Audit Policy Change

Audit Policy Change

If Failure auditing is enabled, an audit entry is generated when an attempted change to user rights assignment policy, audit policy, or trust policy is attempted by an account that is not authorized to make the requested policy change.

#7. Audit Privilege Use

This security setting determines whether to audit each instance of a user exercising a user right. If you define this policy setting, you can specify whether to audit successes, audit failures or not audit this type of event at all. Success audits generate an audit entry when the exercise of a user right succeeds. Failure audits generate an audit entry when the exercise of a user right fails.

Audit Privilege Use

Audit Privilege Use

To set this value to No auditing, in the Properties dialog box for this policy setting, select the Define these policy settings check box and clear the Success and Failure check boxes.

#8. Audit Process Tracking

This security setting determines whether the OS audits process-related events such as process creation, process termination, handle duplication, and indirect object access. If this policy setting is defined, the administrator can specify whether to audit only successes, only failures, both successes and failures, or to not audit these events at all.

Audit Process Tracking

Audit Process Tracking

If Success auditing is enabled, an audit entry is generated each time the OS performs one of these process-related activities. If Failure auditing is enabled, an audit entry is generated each time the OS fails to perform one of these activities.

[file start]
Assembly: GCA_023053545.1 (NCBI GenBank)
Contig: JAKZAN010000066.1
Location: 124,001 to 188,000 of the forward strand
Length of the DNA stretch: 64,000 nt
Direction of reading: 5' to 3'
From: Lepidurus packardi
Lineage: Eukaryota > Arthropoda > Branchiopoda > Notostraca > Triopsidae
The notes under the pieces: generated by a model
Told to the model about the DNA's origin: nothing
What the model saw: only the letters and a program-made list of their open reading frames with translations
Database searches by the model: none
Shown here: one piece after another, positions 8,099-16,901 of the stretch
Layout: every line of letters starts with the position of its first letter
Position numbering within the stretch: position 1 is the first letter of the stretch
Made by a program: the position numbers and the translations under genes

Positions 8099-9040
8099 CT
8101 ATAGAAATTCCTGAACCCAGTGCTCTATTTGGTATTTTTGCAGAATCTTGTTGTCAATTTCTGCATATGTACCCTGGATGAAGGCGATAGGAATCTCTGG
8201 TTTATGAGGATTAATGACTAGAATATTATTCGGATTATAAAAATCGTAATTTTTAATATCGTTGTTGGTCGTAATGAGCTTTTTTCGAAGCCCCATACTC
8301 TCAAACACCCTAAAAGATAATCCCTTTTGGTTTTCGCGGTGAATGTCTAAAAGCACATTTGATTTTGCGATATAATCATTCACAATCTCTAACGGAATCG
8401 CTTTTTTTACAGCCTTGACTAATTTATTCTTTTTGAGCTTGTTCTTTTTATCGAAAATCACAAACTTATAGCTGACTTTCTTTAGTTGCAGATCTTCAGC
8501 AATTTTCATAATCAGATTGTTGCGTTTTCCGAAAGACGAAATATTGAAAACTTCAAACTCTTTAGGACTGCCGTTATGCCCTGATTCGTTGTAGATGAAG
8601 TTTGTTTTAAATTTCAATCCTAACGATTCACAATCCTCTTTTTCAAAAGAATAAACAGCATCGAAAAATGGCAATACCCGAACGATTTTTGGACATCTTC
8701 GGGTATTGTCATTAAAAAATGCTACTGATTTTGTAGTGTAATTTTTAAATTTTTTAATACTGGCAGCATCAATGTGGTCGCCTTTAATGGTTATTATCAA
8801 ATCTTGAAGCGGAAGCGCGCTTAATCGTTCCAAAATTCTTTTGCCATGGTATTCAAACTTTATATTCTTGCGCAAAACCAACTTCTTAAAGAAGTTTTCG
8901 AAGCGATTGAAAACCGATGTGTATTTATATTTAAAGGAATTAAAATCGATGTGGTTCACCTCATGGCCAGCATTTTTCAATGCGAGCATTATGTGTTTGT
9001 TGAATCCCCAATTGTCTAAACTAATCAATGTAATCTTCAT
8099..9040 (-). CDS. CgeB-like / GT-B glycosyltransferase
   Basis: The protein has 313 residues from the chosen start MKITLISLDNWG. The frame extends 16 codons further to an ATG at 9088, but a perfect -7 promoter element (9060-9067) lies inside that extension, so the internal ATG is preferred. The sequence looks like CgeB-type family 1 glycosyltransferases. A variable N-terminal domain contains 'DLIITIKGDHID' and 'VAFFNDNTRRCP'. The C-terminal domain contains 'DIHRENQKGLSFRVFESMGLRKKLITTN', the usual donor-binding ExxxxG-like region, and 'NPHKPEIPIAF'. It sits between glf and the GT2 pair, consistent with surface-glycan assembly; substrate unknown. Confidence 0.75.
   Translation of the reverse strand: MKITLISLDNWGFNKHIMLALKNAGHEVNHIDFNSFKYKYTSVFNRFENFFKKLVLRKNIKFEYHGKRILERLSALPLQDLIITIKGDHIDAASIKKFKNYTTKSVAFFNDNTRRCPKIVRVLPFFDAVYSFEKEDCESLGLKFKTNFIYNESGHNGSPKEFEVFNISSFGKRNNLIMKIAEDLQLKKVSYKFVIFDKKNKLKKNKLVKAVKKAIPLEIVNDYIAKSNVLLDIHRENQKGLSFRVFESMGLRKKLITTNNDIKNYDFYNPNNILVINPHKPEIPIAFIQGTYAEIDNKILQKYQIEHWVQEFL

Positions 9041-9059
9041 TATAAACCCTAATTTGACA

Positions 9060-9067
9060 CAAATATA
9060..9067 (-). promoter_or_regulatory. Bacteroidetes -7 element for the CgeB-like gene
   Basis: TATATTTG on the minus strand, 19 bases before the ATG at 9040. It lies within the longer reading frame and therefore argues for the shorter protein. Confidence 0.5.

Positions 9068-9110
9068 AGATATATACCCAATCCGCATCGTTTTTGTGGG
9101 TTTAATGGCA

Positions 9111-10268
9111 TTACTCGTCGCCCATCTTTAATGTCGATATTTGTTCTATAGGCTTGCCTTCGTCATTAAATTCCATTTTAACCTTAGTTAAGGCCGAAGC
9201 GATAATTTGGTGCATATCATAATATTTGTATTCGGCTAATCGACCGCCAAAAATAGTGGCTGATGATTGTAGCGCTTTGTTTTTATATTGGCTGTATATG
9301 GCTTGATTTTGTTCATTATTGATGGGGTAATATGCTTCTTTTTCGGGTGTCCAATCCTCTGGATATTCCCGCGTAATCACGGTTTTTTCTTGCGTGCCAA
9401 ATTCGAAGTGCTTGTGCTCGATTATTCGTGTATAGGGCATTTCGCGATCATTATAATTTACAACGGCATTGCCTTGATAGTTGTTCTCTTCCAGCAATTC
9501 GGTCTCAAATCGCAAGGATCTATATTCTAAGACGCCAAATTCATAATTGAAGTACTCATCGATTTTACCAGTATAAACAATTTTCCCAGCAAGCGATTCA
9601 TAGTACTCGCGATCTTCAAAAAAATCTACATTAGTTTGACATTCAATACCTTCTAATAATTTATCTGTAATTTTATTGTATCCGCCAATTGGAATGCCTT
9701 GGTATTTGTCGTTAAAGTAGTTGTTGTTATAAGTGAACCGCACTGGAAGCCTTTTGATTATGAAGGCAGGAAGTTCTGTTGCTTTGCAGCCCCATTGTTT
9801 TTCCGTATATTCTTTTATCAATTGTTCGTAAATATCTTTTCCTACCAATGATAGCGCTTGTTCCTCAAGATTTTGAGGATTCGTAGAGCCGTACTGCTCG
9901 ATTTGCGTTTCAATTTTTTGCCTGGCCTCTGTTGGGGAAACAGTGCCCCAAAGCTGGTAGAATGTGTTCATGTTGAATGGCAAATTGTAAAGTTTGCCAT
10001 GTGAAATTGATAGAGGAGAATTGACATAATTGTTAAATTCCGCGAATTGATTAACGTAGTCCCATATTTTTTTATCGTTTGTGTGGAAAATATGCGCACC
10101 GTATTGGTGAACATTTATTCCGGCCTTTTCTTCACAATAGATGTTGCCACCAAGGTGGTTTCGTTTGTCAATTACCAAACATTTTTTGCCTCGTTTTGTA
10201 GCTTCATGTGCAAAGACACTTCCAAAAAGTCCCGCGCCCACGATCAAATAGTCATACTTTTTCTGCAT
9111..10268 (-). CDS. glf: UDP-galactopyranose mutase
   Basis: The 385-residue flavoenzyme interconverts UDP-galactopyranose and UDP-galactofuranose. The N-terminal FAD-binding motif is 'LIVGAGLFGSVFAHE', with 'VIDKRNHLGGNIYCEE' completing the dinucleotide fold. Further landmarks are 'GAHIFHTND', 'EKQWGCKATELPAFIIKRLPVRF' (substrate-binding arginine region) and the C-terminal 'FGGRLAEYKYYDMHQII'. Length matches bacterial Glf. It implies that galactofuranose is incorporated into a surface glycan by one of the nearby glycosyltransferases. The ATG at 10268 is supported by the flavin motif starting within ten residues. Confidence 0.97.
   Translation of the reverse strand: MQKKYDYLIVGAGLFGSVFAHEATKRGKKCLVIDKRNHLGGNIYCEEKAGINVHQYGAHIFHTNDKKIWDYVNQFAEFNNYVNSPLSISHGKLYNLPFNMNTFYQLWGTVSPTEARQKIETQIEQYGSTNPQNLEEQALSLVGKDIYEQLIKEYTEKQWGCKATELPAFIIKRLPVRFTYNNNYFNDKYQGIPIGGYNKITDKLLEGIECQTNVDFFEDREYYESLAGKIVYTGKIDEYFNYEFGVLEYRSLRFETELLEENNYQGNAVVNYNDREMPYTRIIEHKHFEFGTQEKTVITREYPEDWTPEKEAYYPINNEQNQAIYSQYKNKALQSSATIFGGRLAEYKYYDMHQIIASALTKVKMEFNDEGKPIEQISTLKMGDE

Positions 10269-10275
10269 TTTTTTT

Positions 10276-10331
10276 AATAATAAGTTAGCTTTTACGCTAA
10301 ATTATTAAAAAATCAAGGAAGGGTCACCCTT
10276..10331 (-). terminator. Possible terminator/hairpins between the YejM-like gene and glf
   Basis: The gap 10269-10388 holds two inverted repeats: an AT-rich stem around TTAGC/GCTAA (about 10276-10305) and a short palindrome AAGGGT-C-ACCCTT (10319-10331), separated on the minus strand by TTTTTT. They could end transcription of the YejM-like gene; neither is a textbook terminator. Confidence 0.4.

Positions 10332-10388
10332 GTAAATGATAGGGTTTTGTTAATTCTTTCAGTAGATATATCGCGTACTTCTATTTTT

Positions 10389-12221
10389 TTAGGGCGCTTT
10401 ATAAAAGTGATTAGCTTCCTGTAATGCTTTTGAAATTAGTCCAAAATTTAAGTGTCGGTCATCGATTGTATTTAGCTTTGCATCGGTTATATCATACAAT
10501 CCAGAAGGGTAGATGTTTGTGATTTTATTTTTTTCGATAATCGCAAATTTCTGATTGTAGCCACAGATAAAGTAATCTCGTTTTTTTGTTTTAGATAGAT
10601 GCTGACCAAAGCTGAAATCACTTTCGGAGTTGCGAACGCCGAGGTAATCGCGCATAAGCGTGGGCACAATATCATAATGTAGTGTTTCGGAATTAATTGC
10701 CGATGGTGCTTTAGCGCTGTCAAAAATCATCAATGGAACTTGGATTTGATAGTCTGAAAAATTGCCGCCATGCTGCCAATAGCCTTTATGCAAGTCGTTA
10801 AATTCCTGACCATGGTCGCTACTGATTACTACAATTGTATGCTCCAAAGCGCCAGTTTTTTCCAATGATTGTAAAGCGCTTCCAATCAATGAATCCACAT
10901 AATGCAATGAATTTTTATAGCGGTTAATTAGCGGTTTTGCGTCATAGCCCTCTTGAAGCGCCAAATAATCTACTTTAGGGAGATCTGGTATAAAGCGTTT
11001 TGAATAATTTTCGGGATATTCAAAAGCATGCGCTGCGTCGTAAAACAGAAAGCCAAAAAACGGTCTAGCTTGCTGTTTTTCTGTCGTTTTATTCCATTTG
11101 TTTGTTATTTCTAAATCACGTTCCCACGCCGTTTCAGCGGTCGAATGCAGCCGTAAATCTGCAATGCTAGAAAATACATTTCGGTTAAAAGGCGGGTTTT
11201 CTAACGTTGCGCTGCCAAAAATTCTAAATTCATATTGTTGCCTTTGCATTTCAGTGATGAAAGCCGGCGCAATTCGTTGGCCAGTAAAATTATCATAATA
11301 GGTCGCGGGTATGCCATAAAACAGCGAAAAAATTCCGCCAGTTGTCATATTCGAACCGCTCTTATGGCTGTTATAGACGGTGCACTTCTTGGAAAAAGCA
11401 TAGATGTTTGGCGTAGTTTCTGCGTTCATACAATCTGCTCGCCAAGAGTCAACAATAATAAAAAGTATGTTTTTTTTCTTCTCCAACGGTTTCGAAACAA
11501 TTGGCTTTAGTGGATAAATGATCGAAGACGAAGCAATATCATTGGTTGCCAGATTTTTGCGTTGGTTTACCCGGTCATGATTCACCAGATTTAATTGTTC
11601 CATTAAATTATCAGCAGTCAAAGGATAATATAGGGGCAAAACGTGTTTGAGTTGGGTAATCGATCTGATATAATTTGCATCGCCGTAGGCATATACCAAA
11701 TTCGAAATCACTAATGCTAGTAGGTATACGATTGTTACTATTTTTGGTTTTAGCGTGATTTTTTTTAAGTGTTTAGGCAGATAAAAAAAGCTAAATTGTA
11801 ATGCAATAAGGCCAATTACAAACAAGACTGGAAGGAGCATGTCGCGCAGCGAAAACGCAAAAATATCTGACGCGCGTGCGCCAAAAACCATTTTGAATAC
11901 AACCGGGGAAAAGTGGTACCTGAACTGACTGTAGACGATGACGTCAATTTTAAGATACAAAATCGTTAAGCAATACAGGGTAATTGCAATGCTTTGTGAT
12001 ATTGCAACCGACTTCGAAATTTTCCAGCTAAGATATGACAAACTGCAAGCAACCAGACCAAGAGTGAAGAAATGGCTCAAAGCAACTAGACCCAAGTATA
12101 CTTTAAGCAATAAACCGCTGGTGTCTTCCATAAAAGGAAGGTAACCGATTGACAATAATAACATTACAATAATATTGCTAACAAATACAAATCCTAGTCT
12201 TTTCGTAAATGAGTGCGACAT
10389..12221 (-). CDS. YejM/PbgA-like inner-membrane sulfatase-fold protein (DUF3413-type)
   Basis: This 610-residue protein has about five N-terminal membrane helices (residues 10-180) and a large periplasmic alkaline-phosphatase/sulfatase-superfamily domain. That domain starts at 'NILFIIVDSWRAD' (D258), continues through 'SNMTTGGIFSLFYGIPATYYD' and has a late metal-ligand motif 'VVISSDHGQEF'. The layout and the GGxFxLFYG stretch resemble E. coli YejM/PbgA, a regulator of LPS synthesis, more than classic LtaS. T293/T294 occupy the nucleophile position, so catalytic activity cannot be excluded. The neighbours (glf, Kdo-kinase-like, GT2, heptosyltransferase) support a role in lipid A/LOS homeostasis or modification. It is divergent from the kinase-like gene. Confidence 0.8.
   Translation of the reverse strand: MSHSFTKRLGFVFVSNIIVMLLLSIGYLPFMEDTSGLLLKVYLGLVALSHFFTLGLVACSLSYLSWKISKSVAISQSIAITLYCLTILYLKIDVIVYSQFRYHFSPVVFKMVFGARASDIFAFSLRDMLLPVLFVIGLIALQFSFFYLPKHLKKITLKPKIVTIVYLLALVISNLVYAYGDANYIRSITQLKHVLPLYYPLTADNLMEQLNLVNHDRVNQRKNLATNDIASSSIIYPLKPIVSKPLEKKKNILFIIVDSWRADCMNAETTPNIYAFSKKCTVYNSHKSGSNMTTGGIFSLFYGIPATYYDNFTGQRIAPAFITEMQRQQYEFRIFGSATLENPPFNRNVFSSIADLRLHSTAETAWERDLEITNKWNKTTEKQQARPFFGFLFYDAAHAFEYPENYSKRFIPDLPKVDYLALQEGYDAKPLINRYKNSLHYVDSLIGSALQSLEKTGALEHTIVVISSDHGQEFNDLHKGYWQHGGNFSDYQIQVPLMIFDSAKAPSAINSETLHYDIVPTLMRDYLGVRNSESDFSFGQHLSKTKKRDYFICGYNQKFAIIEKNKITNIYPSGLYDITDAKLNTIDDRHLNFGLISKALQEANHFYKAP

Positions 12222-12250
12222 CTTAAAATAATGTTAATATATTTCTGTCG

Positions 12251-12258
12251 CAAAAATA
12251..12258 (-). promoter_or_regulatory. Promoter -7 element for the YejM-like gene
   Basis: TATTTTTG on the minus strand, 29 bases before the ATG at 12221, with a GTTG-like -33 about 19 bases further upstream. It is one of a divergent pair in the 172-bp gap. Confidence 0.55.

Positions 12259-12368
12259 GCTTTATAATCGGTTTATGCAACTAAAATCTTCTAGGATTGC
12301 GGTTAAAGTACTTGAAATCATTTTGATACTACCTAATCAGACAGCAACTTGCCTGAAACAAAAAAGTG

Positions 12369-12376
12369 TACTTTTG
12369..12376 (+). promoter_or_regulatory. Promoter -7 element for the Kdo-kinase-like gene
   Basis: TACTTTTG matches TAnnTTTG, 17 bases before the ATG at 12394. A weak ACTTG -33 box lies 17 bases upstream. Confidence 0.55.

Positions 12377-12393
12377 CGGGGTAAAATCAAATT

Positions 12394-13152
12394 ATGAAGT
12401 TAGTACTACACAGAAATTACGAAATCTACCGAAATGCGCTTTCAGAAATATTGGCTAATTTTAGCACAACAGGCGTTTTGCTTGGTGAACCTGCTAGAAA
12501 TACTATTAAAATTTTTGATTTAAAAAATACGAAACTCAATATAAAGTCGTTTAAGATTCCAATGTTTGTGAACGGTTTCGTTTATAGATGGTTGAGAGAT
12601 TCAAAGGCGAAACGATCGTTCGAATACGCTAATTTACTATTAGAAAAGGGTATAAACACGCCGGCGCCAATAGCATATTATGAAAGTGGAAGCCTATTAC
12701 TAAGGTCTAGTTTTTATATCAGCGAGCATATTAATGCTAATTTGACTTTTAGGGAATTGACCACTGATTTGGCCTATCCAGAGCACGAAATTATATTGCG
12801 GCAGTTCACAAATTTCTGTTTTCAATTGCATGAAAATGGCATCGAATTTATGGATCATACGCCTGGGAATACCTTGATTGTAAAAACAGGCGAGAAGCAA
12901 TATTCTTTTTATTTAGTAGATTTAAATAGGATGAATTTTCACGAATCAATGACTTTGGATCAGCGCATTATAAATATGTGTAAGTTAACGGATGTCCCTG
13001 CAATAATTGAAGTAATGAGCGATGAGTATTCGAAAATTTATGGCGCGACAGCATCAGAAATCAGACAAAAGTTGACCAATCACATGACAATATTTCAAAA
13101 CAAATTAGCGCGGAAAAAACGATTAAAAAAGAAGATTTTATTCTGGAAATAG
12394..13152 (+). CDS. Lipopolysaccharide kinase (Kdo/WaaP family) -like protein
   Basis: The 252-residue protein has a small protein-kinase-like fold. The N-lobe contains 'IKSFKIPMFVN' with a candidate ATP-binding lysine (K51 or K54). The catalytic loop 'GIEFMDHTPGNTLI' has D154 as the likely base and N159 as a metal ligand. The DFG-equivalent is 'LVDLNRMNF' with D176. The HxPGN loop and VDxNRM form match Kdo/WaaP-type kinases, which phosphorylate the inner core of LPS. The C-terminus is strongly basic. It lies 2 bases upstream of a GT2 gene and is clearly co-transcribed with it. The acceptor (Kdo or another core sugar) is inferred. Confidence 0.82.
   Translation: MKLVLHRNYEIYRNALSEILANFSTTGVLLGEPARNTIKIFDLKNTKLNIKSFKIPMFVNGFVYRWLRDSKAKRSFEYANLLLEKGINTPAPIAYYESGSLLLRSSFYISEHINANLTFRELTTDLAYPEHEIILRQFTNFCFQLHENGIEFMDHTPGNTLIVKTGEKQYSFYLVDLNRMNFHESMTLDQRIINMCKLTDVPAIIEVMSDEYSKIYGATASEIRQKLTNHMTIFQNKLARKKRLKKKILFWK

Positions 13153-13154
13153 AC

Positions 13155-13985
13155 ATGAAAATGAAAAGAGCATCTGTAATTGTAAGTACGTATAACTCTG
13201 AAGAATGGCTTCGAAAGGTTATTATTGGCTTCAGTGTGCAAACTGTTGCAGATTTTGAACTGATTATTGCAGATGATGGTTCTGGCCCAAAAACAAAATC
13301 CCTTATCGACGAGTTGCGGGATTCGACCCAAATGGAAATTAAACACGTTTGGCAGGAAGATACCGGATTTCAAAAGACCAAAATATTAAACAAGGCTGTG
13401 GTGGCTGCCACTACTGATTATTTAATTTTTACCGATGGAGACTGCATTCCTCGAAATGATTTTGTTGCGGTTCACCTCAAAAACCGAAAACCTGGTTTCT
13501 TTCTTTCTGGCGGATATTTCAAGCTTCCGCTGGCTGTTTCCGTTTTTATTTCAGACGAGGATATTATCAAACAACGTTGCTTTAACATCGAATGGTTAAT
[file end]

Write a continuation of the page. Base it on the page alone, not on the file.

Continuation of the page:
#9. Audit System Events

This security setting determines whether the OS audits any of the following events:

  • Attempted system time change
  • Attempted security system startup or shutdown
  • Attempt to load extensible authentication components
  • Loss of audited events due to auditing system failure
  • Security log size exceeding a configurable warning threshold level.

If this policy setting is defined, the administrator can specify whether to audit only successes, only failures, both successes and failures, or to not audit these events at all (i.e. neither successes nor failures).

Audit System Events

Audit System Events

If Success auditing is enabled, an audit entry is generated each time the OS performs one of these activities successfully. If Failure auditing is enabled, an audit entry is generated each time the OS attempts and fails to perform one of these activities.

Conclusion

These were all about how to configure Audit Policy in Windows Server 2016 or any other version of Windows servers. If you have got any question regarding this article, please feel free to ask your question below this post. Thanks for being with us.